30 Days Towards Sustainability
Day 4: Know yourself.
There are no sustainable cities or counties or regions in Oklahoma. There may be a few sustainable households, but if so there are not many. To get from where we are now, to where we want to go, we have to know where we are in the journey.
So today's sustainable living recommendation is to keep accurate household records. I recommend financial, water, energy use, and food consumption records.
Regarding energy use, as noted yesterday if you live in OGE territory you can get two years of your energy usage data from www.oge.com . ONG has similar online records. It is likely that energy providers in other parts of the state can also provide records of your energy usage. Put this information into a spreadsheet. Record the month, the energy used (kilowatt hours or dekatherms), and the bottom line price of the bill.
Every time you fill up with gasoline, get a gas receipt, and enter that information into your gasoline spreadsheet.
Regarding food, for sustainability purposes we are mostly interested in the quantities and types of food you buy. This will be important information to know later in this series. Record what you buy and how much you buy, e.g. hamburger - 10 lbs, chicken - 4, flour - 10 lbs, potatoes - 5 lbs, salad greens - 3 pounds, etc. The easiest way to do this is to save your grocery receipts and make your spreadsheet from that. I suggest to keep these totals by the month.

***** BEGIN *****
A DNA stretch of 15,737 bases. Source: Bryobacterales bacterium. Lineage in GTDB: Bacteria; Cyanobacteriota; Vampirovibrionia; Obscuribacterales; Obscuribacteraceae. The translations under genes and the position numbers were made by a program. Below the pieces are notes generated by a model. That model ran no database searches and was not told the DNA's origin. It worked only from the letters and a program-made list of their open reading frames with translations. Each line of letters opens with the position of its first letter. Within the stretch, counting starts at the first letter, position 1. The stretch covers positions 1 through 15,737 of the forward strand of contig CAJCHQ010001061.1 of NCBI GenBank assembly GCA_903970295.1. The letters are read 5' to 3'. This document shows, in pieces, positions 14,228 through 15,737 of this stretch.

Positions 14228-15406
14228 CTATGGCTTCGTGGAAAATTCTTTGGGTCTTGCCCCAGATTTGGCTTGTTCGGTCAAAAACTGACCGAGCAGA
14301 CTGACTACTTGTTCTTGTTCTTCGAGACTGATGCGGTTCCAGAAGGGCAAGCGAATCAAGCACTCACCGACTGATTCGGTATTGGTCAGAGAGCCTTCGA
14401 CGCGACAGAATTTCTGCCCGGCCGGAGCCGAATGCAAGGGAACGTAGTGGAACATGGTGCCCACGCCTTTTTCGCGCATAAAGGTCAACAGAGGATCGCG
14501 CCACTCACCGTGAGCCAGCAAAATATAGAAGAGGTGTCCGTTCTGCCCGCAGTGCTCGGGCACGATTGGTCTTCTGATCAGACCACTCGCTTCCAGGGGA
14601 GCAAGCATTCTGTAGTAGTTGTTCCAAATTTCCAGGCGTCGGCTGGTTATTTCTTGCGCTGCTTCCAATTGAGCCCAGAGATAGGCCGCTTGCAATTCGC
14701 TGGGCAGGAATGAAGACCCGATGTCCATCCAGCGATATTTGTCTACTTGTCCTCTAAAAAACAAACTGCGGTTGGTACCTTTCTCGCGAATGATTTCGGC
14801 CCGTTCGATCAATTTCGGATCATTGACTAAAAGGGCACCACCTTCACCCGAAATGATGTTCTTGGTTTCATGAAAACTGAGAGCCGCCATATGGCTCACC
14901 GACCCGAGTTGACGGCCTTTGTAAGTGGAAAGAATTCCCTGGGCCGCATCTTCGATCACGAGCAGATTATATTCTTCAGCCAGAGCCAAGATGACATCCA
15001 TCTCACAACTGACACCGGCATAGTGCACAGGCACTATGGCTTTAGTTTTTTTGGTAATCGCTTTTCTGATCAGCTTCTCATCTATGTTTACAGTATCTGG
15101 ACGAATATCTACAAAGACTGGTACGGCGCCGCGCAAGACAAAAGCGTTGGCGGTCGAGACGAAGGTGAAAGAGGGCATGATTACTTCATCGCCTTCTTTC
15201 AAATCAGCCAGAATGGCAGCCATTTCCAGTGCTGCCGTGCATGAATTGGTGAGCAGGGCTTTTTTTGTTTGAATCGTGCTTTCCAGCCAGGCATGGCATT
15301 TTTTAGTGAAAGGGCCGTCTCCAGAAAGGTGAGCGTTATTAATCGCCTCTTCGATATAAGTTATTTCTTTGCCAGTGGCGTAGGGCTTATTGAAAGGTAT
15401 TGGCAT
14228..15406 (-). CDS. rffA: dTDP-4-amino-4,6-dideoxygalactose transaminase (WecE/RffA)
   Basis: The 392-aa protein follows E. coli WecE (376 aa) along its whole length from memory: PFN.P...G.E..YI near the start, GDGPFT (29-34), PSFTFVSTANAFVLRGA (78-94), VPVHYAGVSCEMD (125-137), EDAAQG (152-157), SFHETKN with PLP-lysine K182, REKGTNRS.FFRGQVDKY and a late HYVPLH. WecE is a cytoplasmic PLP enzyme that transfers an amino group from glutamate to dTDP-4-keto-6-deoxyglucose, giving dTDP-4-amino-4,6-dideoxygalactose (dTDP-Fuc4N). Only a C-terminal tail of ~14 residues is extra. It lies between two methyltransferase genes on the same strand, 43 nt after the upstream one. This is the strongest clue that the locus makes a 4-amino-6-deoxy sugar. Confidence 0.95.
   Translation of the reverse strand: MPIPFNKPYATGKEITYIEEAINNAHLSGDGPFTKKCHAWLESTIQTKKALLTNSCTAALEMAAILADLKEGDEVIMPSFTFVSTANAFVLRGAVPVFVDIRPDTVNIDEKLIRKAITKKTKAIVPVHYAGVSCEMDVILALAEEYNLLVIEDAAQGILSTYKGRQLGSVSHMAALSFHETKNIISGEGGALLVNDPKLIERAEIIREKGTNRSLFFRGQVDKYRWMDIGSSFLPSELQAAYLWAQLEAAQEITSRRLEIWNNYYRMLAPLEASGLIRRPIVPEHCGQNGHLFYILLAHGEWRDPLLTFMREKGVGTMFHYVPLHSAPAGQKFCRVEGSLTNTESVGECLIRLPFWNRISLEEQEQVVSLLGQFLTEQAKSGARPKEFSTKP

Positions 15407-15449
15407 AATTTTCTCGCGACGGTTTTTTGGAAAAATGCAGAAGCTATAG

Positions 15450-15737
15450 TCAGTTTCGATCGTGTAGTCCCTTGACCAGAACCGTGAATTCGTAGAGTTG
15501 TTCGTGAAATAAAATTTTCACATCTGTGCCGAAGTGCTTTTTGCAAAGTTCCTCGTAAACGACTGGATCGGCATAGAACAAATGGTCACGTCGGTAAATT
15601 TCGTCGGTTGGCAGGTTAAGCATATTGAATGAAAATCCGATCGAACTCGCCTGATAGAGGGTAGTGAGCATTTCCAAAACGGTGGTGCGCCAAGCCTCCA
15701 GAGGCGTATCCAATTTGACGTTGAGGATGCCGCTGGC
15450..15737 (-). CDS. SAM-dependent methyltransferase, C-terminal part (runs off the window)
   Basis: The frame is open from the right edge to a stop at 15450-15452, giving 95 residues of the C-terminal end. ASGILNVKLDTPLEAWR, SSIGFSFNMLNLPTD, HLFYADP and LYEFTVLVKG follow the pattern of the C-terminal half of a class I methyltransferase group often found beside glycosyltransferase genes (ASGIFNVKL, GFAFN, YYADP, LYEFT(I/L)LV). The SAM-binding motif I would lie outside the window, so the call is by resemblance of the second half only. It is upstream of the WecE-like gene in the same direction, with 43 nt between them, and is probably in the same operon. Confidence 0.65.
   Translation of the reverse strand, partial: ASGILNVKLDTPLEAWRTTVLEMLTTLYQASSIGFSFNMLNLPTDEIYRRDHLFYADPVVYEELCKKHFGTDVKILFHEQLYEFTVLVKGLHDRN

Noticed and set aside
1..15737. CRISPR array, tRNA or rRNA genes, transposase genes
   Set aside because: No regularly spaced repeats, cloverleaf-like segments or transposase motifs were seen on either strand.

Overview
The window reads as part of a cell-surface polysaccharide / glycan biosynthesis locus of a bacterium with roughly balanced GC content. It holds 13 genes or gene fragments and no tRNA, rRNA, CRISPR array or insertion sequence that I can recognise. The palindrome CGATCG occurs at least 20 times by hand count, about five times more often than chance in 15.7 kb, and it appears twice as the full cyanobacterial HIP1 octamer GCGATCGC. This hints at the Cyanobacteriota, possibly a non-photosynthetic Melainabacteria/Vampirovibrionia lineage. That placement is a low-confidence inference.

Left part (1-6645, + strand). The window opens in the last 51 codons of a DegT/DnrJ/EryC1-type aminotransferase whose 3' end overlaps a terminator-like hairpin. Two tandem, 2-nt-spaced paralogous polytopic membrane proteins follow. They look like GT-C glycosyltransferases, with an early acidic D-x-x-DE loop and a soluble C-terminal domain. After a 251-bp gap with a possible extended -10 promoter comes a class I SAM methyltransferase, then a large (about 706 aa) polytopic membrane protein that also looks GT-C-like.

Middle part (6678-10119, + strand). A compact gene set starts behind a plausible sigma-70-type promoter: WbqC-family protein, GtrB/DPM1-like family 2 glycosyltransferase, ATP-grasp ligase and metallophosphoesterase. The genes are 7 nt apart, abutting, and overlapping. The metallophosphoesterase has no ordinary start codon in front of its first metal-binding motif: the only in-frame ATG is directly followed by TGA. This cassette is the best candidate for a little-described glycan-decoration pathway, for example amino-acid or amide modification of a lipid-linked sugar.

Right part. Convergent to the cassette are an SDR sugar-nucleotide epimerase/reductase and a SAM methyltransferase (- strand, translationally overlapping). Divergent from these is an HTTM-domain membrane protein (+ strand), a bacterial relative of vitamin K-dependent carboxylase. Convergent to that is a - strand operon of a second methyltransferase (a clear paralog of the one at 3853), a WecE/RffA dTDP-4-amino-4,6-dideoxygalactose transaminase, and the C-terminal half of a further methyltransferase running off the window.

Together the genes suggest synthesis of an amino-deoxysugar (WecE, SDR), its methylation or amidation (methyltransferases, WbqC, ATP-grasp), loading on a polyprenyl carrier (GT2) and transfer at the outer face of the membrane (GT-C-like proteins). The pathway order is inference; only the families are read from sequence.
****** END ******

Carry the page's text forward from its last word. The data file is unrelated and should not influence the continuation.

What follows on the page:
Financial records are important because economic viability is an integral aspect of household sustainability. And as they say, "Where your treasure is, there also will be your heart." Accurate financial records that show your spending habits help you move towards sustainability.
These records provide you a method of keeping track of your progress towards sustainability. That's important because sustainability is not an instant gratification event. It occurs over time, long periods of time, and we need to know that we are making steady progress if we are to remain psychologically committed to this goal.
For example, looking at our household's energy usage records, we find that comparing the calendar years 2004-2005, our electricity usage declined 28%, and comparing the first seven months of 2006 with the first seven months of 2005, we find a 42% reduction in electricity usage. (That's what passive solar has done for us.) For natural gas, during the years 2004-2005 our usage declined 100% to zero (as of October 2005). For gasoline, however, there has been no real decrease over that period. That tells me that our household, in the coming year, needs to focus on gasoline use, especially since the amount of money we are paying for gasoline has increased more than 50%, 2004-2006.
One of the primary antidotes to mindless consumerism is to pay attention to what you are consuming by keeping records so you know more about yourself and your role in this eco-system. As you come to know more about your consumption patterns and costs, you can make more informed and effective choices about reducing your impact on the ecology of this region and indeed the entire planet.